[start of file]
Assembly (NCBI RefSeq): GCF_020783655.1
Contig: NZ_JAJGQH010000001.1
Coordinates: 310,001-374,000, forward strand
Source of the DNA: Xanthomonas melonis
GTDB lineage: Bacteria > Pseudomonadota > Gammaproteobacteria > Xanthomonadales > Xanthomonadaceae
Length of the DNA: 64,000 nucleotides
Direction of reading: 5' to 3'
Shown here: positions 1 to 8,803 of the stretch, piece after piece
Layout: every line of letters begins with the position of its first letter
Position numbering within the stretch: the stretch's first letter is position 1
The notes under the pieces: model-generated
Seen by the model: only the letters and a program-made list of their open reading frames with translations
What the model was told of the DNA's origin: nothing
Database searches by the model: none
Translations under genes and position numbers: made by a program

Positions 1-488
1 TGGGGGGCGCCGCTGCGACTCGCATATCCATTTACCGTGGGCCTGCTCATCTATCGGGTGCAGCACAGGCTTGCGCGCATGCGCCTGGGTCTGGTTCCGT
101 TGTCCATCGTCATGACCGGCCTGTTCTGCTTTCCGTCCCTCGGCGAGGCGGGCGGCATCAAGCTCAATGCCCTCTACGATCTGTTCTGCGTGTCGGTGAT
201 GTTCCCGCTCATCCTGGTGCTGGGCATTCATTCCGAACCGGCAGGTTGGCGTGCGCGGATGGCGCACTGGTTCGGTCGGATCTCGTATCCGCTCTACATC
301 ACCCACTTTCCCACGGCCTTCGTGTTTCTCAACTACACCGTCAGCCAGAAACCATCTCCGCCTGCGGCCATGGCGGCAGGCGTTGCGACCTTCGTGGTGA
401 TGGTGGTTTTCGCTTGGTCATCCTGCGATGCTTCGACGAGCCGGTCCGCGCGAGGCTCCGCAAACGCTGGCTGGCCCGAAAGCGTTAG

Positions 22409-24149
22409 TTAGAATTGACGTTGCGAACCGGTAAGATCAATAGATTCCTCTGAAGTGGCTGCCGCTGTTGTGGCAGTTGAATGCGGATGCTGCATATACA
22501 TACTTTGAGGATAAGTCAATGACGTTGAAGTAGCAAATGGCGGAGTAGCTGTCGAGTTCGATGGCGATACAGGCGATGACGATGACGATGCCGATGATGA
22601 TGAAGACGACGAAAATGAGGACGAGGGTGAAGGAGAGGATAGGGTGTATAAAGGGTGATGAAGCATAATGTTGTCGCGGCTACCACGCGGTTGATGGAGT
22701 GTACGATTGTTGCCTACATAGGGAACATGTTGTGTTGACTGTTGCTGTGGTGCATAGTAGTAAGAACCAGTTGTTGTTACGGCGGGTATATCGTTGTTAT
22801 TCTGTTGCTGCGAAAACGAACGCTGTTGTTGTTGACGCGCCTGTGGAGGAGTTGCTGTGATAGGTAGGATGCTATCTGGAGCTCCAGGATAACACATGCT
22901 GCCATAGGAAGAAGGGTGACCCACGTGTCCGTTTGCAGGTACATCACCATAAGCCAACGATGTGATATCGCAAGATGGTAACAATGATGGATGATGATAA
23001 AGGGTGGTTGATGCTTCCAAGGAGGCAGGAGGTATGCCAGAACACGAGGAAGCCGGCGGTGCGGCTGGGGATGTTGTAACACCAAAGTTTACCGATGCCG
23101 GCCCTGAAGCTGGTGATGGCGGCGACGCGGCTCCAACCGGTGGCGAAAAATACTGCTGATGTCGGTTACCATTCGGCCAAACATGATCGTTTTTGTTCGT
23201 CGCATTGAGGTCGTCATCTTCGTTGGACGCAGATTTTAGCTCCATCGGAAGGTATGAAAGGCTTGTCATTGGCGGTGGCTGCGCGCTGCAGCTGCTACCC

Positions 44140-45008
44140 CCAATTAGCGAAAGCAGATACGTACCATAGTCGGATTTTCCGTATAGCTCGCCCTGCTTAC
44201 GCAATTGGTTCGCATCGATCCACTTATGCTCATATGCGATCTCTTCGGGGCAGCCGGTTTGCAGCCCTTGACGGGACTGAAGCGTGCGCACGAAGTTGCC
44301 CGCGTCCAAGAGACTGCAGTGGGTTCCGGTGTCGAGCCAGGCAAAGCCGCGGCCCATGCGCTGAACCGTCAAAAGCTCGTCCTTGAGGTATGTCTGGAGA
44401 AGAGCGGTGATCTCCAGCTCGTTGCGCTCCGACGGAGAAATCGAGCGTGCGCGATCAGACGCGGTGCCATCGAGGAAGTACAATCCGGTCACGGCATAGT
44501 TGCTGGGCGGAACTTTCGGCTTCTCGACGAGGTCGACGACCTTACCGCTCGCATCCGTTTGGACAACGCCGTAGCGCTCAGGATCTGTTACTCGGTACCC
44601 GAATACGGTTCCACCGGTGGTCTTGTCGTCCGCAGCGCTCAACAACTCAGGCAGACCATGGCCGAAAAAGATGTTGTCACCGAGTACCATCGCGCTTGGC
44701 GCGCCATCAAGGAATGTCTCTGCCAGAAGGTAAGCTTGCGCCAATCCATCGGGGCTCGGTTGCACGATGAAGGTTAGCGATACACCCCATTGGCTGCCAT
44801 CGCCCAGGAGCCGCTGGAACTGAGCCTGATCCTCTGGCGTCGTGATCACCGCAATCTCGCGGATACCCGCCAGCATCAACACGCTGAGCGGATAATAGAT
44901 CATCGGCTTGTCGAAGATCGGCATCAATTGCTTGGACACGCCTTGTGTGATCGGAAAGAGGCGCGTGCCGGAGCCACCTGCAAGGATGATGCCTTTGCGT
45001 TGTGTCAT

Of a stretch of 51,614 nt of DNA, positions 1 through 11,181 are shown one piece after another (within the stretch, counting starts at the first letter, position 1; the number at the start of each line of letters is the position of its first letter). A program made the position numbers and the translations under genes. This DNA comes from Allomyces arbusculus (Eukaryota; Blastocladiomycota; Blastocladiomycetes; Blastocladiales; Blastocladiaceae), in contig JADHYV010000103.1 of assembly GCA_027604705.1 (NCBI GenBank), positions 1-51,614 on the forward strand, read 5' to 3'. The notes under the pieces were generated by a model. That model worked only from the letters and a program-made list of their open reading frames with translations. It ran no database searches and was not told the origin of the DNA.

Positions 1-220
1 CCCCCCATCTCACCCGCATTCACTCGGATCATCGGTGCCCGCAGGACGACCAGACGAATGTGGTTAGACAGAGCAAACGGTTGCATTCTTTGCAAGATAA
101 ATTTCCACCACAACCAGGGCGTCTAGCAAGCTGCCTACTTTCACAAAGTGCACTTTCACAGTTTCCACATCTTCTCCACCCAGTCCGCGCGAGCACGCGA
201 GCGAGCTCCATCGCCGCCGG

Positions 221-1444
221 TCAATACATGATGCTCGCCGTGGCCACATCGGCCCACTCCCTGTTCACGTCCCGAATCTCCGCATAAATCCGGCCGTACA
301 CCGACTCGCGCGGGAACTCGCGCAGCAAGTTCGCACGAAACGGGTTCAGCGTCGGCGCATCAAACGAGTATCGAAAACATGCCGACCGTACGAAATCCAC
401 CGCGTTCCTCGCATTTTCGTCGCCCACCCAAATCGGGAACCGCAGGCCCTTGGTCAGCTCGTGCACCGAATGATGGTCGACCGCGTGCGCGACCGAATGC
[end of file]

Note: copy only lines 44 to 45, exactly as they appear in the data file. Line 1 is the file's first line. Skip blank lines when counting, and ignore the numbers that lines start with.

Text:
Positions 1-220
1 CCCCCCATCTCACCCGCATTCACTCGGATCATCGGTGCCCGCAGGACGACCAGACGAATGTGGTTAGACAGAGCAAACGGTTGCATTCTTTGCAAGATAA